B is for Banana




 Have you ever wondered why Bananas are so cheap? Why their 50% plus cheaper than apples?

It's a price war.

 The continuous competition between major brands Dole, Del Monte and Chiquita, grocery stores and consumer demand results in devastating effects environmentally and socially. These Latin American fruits are the most consumed fruit in North America and UK arriving mostly from Ecuador. Banana exports accounted for 40.3% of Ecuador’s total exports in 2016, and Ecuadorian bananas account for 30% of the world's banana supply.

 Harriet Lamb, past CEO of Fair Trade International has been a fair trade advocate her whole life, especially when it comes to bananas. She wrote the book Fighting The Banana Wars and other Fairtrade Battles and was responsible for the UK importing 40% of their bananas as fair trade bananas.

 The UK grocery sector is one of the most diverse and sophisticated in the world. In 2014, it was worth £175 billion and bananas are the single biggest profit-making item sold on UK supermarket shelves. The UK market for bananas is one of the biggest in Europe, and the UK consumption per capita is the highest in the EU.

 Bananas are frequently a weapon of choice in the price wars pursued by major supermarkets. Over the last few years, banana prices have been pushed down to ridiculously low levels, sometimes as little as $.63 per kg. As a result, average banana consumer prices have fallen sharply by more than 50% in real terms between 2000 and 2014.

 All of this comes at a cost.

 The bananas we all know and love are from one variety called Cavendish. The lack of genetic diversity makes plants highly susceptible to disease and pests, therefore large amounts of pesticides are sprayed on the crops. They are sprayed more than another other tropical fruit due to their thick peel and because of the large amounts used, farmers spend more on the pesticides than on their workers.

 This can lead to water contamination, massive levels or waste, soil erosion, risk of flooding, deforestation and destruction of habitats. 85% of the chemicals are sprayed by plane so the fields, workers, their homes and food are saturated in these chemicals. Many workers and their families deal with health issues such as depression, respiratory problems, cancer, miscarriages, birth defects and sterility.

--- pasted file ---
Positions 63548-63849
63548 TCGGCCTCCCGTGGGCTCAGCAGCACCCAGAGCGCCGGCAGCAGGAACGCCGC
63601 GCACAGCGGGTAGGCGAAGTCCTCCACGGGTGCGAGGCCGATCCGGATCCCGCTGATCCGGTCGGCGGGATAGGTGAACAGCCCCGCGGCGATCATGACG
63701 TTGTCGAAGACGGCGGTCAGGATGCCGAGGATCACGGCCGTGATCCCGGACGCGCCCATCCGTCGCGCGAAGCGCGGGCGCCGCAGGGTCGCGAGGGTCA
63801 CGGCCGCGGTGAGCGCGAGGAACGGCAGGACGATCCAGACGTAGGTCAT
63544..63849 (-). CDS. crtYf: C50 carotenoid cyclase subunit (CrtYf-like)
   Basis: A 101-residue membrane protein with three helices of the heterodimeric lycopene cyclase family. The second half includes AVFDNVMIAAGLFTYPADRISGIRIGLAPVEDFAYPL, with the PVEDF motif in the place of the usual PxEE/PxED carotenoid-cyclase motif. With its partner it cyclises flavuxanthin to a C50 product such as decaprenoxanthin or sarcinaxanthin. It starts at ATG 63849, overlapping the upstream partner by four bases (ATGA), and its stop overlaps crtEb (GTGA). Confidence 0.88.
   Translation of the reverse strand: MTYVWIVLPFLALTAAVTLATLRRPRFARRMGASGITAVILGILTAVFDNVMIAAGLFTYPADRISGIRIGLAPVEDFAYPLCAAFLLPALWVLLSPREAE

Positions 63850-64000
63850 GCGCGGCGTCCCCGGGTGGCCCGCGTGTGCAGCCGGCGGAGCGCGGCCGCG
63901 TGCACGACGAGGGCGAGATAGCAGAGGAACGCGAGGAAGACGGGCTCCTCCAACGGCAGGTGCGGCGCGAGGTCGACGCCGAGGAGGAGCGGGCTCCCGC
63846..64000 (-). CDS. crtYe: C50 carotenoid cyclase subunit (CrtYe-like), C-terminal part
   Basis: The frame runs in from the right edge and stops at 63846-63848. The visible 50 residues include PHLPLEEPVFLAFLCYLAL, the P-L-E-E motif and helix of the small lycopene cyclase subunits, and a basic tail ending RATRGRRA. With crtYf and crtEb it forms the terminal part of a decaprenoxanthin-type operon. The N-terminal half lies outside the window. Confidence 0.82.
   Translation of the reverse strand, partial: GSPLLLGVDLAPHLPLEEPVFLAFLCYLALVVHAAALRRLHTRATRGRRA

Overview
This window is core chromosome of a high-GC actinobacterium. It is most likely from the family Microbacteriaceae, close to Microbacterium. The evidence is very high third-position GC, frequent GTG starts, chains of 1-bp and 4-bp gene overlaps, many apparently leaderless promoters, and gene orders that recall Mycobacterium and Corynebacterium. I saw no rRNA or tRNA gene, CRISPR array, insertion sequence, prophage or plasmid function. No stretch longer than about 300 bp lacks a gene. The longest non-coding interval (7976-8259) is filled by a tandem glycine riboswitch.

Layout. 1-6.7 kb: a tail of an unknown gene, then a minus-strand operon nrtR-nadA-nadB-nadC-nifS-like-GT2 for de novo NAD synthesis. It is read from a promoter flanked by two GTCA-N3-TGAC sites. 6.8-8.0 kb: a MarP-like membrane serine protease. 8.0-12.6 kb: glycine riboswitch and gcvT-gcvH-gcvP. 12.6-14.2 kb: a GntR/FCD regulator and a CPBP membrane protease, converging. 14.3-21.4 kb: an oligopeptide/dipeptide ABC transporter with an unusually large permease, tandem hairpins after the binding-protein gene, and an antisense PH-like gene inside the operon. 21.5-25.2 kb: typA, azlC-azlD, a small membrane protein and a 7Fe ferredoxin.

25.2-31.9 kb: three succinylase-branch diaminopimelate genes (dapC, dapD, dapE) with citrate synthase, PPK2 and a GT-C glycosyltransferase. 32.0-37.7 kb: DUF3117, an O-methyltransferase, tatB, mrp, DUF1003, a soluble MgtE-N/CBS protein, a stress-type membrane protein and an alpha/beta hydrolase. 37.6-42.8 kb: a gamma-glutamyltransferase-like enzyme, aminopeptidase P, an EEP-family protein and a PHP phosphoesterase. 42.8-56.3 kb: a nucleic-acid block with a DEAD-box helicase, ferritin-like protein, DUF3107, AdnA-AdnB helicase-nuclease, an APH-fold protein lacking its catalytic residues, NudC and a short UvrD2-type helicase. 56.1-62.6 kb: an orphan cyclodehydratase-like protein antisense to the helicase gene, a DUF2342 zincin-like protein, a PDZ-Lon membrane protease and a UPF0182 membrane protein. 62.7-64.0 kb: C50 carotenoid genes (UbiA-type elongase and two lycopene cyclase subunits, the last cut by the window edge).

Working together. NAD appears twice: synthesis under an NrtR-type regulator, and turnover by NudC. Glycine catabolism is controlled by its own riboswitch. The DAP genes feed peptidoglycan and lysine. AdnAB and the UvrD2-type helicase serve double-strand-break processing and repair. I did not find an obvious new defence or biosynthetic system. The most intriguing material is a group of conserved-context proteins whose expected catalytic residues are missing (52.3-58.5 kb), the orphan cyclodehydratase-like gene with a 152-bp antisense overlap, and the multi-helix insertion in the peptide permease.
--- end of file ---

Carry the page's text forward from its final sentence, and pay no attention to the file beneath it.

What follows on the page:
Because these companies own or contract plantations, own sea transport and ripening facilities, and have their own distribution networks they control pricing, they hold all the power. A common practice is to sub contract work to reduce the responsibility of working conditions, labour standards and living wages.

Hired help are working long hours, with no overtime pay in unbearable heat and no protection from the harsh chemicals. In the last 15 years the amount of women working on plantations has dropped by 60% due to workers rights, health issues, sexual harassment, domestic abuse, lack of child care and under representation in unions. Farmers only earn 5-7% and plantation workers only 1-3% while the rest goes to the corporations and retailers.

 Fair Trade Organic bananas, protect workers right, create safe working conditions, advocate for for women's rights, protect the land and pay a fair wage.

 So what are you going to choose?

There are lots of great resources to learn more, some really great documentaries. I suggest checking out Equifruit's website to learn about how they are bringing Fair Trade Bananas to Canada and there are links to those resources.


You can find Fair Trade Organic Bananas at the following locations in KW:

 Full Circle Foods

Unfactory farm (vendor at the Kitchener Farmers Market)

Goodness Me (occasionally)

Farm Boy (occasionally)

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